Members of the Blueprint for Maryland's Future work group meet in Annapolis on Aug. 22. (William J. Ford/The Washington Informer)
Members of the Blueprint for Maryland's Future work group meet in Annapolis on Aug. 22. (William J. Ford/The Washington Informer)

ANNAPOLIS — The work group organized to provide recommendations on how to revamp and fund Maryland’s public education in the next 10 years received some estimated figures.

However, exactly how much the state and local governments would pay remains uncertain.

“What your task is to determine how that is split between the state and the county governments. As well as how it is incorporated into the formulas,” said Rachel Hise, who works for the state’s Department of Legislative Services.

Hise, also a staff member for the Blueprint for Maryland’s Future education commission, presented some estimated figures to the funding formula work group Thursday, Aug. 22. It’s estimated it could cost $3.8 million to expand pre-kindergarten, hire additional mental health providers and maintain other services and resources.

The most expensive proposal would be to increase teacher salaries by 10 percent, which may cost $2.8 billion through fiscal year 2030. If approved by state lawmakers, average annual salaries would increase from more than $40,000 to as much as $80,000.

Here’s a breakdown of estimates on other resources and programs until fiscal year 2030:

​• ​$999 million for “additional teacher time” such as collaboration and planning periods.
​•​ $729 million for pre-kindergarten expansion and $234 million to hire additional teachers for those students.
​•​ $927 million for special education.

Services such as health and behavior, teacher and administrator training and family support centers would be locally managed, but state-funded.

Members also dissected data on every county and Baltimore City’s maintenance of effort, which requires the same amount of per-pupil funding a local school board provided the previous year.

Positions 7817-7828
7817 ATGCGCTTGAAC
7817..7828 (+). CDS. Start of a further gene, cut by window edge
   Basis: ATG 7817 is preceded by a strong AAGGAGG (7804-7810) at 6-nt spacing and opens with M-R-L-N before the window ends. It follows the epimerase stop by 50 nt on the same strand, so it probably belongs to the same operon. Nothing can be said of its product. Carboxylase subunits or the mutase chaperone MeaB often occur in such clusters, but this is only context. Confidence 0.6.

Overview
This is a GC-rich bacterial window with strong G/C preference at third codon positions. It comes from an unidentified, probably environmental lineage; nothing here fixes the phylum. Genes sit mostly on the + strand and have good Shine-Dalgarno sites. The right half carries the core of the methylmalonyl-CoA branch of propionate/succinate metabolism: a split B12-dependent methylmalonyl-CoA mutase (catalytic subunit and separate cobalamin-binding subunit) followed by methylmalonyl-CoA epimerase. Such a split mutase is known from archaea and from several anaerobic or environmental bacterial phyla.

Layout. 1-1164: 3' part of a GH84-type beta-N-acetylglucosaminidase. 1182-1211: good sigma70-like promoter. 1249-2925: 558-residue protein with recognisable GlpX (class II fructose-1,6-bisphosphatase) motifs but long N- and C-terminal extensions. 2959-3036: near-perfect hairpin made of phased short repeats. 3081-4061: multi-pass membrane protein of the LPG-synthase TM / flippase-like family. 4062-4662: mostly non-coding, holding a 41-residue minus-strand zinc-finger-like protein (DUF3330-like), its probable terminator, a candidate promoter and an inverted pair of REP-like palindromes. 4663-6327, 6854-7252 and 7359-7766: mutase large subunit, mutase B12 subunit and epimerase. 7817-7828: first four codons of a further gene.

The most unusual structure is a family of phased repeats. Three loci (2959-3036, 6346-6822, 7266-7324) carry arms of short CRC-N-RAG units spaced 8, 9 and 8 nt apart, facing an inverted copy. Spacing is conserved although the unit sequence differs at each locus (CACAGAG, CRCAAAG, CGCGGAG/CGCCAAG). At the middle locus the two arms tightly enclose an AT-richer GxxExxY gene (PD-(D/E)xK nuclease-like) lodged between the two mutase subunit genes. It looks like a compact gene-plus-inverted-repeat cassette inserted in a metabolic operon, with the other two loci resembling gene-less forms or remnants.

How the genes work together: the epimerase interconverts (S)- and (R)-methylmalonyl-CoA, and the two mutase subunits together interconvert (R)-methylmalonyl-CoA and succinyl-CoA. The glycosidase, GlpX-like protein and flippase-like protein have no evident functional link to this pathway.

However, some officials have complained the process hurts jurisdictions based on the economy, lack of money and other factors.

Before the discussions began on any data, nearly 40 minutes were spent criticizing Gov. Larry Hogan for his assessment that the commission has presented “well-meaning but half-baked” proposals that may be too expensive.

David Brinkley, the governor’s secretary of budget and management, said Hogan has and remains a partner in improving public education. Brinkley said the governor’s remarks from a recent Maryland Association of Counties summer conference are from estimates of what it could cost to restructure the public school system — a 39 percent increase in the personal income tax, an 89 percent increase in the sales tax and a 535 percent increase in property taxes.

“I urge caution and my concern and a public that has certain false expectations,” said Brinkley, who serves on the commission and funding group. “No one has looked at the camera and said, ‘How will this be paid for?’”

Del. Maggie McIntosh (D-Baltimore City), who chairs the House Appropriations Committee, called Hogan’s comment “discouraging.”

“There is a great deal of hope in the work that we have done and we are committed to Maryland’s children moving forward,” she said.

William E. “Brit” Kirwan, who chairs the commission and funding work group, said Hogan shouldn’t disparage the group’s work approved by the legislature. In addition, he appointed members to both bodies.

“I ask, are you willing to accept the status quo knowing that 40 percent of our graduates being college- and career-ready?” Kirwan said. “I fully recognize there are very legitimate questions that need serious thought, including how the state and counties find the means to support the recommendations and the appropriate timeline for implementation. I want to respectfully urge the governor to work with us to achieve the best possible outcome for our children, instead of against them and our state’s future.”

The funding formula work group aims to present recommendations to the full 25-member commission by Nov. 1.

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Coverage for the Washington Informer includes Prince George’s County government, school system and some state of Maryland government. Received an award in 2019 from the D.C. Chapter of the Society of...

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